In days of yore, the Daleks were frightening in part because all the actors acted as if they were frightening. Especially the Doctor, because he had seen their bad side once or twice before. We the viewers knew they were touchy inferiority-complex ridden psychopaths with hair-trigger death rays and we held our breath whenever it looked like one of them might get more than slightly grumpy, because we knew someone was going to get it.

Almost always, the Doctor sidled into their foul schemes undetected: they had invaded or annexed somewhere for their own nefarious purposes, often making an alliance of convenience with the worst examples of humanity which would all end in over-exposed negative-effect tears, that being the best effect the Beeb had in those days for death rays. Somewhere along the way there would be a slightly potty scientist who begrudgingly, reluctantly came over to the Doc's side and probably paid for it with his life.

Of all the New Who adventures to date, Victory of the Daleks really was the one that would have benefited most from the old school 4-part, 25 mins each treatment. It bore a strong resemblance in places to Power of the Daleks, an adventure sadly lost to the video archives but still available in audio format (which is how I first heard it), and could have learned from it. In that one the Daleks also ingratiate themselves into human affairs, aided by the worst examples of humanity for the latter's political reasons, and of course it all ends in over-exposed negative-effect tears. With Victory of the Daleks in old-school format, the Doc would take at least two episodes to establish his good guy credentials, with even (or perhaps especially) a highly sceptical W. Churchill ranged against him while all around him strange things were happening that the powers that be just didn't get. He would have been incarcerated at least twice. Those two eps would also have been used to establish the spin-off Dalek tech also in use by the British during WW2. And there would be extermination, left, right and centre. It would start slowly, mysterious death by mysterious death, with victims gradually increasing in importance.

Maybe the cliffhanger at the end of part 2 would have been the veil of niceness being withdrawnand the pepperpots revealing their true colours, about to zap the Doctor. Though to be honest it could have been spun out to the end of part 3. Instead of zapping two extras, as shown, the Daleks would turn their guns on the entire British high command, Churchill included, and it's in saving them that the Doctor proves his point.

Part 4 could go pretty well as the rest of last night went, except that if the Doctor simply had to have a long talk with them, he could do so from within the safety of the TARDIS forcefield.

And the potty scientist would have paid for it all with his life.

Let's not do it down entirely. There were some good lines and an especially good portrayal of old Winston. The new Daleks look funky and hopefully will revert from now on to suitably Dalek-like behaviour. Indeed, the whole concept of WW2 Daleks in olive green, offering cups of tea, was wonderful. It's shame it was dispensed with in the first ten minutes.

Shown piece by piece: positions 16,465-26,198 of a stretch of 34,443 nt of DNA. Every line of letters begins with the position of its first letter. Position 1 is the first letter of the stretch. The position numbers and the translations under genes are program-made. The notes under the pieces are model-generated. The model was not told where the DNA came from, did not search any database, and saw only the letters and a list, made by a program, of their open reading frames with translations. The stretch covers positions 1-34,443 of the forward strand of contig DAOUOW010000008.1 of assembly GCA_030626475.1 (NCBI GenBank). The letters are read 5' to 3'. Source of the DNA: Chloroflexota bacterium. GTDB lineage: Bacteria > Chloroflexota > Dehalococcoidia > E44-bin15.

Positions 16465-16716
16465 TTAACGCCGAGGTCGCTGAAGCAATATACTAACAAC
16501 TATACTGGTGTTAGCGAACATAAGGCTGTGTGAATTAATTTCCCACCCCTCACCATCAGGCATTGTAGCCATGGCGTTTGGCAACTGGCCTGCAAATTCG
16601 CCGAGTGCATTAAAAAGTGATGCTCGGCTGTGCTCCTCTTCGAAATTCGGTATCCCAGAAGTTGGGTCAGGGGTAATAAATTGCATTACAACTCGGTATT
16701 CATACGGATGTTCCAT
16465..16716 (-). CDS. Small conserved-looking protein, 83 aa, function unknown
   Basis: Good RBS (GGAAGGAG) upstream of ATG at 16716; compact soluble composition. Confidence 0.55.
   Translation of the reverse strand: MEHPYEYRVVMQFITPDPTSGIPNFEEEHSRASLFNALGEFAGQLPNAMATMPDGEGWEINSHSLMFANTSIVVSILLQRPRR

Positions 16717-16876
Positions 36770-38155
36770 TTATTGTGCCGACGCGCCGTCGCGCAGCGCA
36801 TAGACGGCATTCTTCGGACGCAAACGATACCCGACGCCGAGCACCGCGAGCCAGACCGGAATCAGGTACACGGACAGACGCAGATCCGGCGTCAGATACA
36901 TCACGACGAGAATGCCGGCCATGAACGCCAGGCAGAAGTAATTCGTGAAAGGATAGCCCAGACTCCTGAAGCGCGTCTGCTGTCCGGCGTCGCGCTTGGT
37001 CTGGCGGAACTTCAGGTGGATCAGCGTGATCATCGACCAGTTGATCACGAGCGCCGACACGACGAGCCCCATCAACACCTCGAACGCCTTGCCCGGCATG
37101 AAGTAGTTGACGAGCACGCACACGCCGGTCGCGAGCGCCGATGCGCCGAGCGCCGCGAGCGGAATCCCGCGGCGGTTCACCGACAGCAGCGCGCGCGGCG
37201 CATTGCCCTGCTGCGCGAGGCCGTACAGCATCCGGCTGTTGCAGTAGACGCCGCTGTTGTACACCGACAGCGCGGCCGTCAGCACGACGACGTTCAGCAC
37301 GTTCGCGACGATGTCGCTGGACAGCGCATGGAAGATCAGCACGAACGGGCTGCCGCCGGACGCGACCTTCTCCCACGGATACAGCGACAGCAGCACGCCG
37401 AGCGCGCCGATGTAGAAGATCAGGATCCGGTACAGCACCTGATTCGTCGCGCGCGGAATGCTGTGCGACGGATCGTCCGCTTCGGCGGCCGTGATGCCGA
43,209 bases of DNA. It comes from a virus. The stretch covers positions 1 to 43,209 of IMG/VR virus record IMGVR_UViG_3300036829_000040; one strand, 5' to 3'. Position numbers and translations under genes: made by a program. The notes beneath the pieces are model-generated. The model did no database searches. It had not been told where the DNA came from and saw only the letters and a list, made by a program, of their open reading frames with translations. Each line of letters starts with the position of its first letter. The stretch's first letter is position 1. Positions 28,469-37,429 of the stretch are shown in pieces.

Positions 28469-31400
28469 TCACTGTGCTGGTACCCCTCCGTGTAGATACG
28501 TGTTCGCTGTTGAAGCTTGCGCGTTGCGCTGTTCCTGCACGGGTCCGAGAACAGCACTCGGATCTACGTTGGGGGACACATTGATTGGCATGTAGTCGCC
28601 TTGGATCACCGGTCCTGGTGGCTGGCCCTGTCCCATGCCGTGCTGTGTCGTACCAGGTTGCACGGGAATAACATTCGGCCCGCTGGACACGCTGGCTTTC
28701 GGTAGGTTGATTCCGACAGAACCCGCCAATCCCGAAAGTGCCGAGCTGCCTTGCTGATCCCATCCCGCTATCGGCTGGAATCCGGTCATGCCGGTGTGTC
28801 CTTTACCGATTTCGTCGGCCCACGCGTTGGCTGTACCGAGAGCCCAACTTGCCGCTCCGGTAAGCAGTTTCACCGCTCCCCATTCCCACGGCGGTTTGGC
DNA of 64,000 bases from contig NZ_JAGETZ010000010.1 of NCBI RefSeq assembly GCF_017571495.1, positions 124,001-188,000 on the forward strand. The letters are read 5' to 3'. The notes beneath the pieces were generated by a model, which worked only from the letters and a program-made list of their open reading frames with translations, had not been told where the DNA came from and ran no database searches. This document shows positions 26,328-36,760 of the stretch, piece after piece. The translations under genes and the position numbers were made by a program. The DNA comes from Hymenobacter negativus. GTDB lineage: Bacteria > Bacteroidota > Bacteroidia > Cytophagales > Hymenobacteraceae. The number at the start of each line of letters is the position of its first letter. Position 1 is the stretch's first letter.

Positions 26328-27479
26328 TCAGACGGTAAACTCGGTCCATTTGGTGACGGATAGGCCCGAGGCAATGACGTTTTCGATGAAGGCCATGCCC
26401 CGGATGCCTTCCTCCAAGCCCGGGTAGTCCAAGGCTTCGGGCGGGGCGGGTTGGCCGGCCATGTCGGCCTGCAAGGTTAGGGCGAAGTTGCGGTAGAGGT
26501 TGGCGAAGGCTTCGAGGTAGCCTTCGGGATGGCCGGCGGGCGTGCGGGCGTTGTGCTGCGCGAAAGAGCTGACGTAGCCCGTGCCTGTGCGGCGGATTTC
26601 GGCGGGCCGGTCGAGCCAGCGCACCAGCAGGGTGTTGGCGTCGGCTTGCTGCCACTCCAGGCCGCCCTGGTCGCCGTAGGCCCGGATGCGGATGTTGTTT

It's also a shame we never got to see the answer to the biggest question of all, which is how exactly does a Dalek take stuff out of the webbing pockets around its waist? The most logical solution is that they pair up and take stuff out of each other's pockets, which is a bit too like a party game to be all that serious.
  • Update: see here for unkind but funny speculation about the nu-Daleks.

Friday, April 16, 2010

Better start doing it right

There is a paradox that while the Peter Gabriel era of Genesis was undoubtedly their most inspired, their best album was A Trick of the Tail, which was their first post-Gabriel's departure.

My opinion, anyway.

The first track of which was "Dance on a volcano". Can't think why it's been on my mind over the last day or so. Dual drumkits, everyone with long hair, Mike Rutherford almost dwarfed by his double-necked guitar ... It's the seventies!

Thursday, April 15, 2010

Bit of a let-down

Can I just say that if all UK air traffic has to be grounded due to the presence of a vast cloud of volcanic ash in the skies above us, the least it could do would be to look exciting? You'd think? Something vaguely glowy, looming and pyroclastic, maybe? Huh?

However, Best Beloved did recently spend 6 days in Sweden and I'm very glad the volcano waited to blow until she was back.

In completely unrelated news, but it saves me doing a separate post: from the Department of How Do You Solve A Problem Like the 5-Point Palm Exploding Heart Technique, what the world needs more of is kung fu nuns. Oh, yeah.

Wednesday, April 14, 2010

London in 2014

A bid is in for London to host the world science fiction convention in 2014. This would be 9 years after the UK's last worldcon outing in 2005, which itself was 10 years after the previous in 1995. So, the cycle is about right and I intend to support it. (If Best Beloved reads this at work, it will be the first she's heard of it: well, I would have told you this evening, my love ...)